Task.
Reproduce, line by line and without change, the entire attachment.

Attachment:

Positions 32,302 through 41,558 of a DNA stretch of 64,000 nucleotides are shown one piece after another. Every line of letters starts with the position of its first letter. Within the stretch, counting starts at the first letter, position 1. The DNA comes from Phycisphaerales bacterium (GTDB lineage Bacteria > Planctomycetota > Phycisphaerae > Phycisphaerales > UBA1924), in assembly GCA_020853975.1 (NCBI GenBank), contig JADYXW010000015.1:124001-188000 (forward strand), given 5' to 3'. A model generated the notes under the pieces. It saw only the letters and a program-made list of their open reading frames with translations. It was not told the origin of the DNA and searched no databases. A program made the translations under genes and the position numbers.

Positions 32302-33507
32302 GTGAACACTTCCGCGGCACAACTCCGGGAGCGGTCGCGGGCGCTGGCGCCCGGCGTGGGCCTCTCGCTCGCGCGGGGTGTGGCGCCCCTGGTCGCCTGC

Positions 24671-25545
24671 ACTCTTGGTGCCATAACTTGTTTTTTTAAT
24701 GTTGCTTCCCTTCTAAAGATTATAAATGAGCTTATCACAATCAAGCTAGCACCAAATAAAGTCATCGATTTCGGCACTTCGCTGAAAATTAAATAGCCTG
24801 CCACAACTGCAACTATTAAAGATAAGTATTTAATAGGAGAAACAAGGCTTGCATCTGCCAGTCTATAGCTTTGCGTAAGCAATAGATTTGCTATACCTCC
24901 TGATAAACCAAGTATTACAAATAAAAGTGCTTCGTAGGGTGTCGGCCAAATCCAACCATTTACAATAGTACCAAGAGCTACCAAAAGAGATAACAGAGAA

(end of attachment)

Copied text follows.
Positions 32,302 through 41,558 of a DNA stretch of 64,000 nucleotides are shown one piece after another. Every line of letters starts with the position of its first letter. Within the stretch, counting starts at the first letter, position 1. The DNA comes from Phycisphaerales bacterium (GTDB lineage Bacteria > Planctomycetota > Phycisphaerae > Phycisphaerales > UBA1924), in assembly GCA_020853975.1 (NCBI GenBank), contig JADYXW010000015.1:124001-188000 (forward strand), given 5' to 3'. A model generated the notes under the pieces. It saw only the letters and a program-made list of their open reading frames with translations. It was not told the origin of the DNA and searched no databases. A program made the translations under genes and the position numbers.

Positions 32302-33507
32302 GTGAACACTTCCGCGGCACAACTCCGGGAGCGGTCGCGGGCGCTGGCGCCCGGCGTGGGCCTCTCGCTCGCGCGGGGTGTGGCGCCCCTGGTCGCCTGC

Positions 24671-25545
24671 ACTCTTGGTGCCATAACTTGTTTTTTTAAT
24701 GTTGCTTCCCTTCTAAAGATTATAAATGAGCTTATCACAATCAAGCTAGCACCAAATAAAGTCATCGATTTCGGCACTTCGCTGAAAATTAAATAGCCTG
24801 CCACAACTGCAACTATTAAAGATAAGTATTTAATAGGAGAAACAAGGCTTGCATCTGCCAGTCTATAGCTTTGCGTAAGCAATAGATTTGCTATACCTCC
24901 TGATAAACCAAGTATTACAAATAAAAGTGCTTCGTAGGGTGTCGGCCAAATCCAACCATTTACAATAGTACCAAGAGCTACCAAAAGAGATAACAGAGAA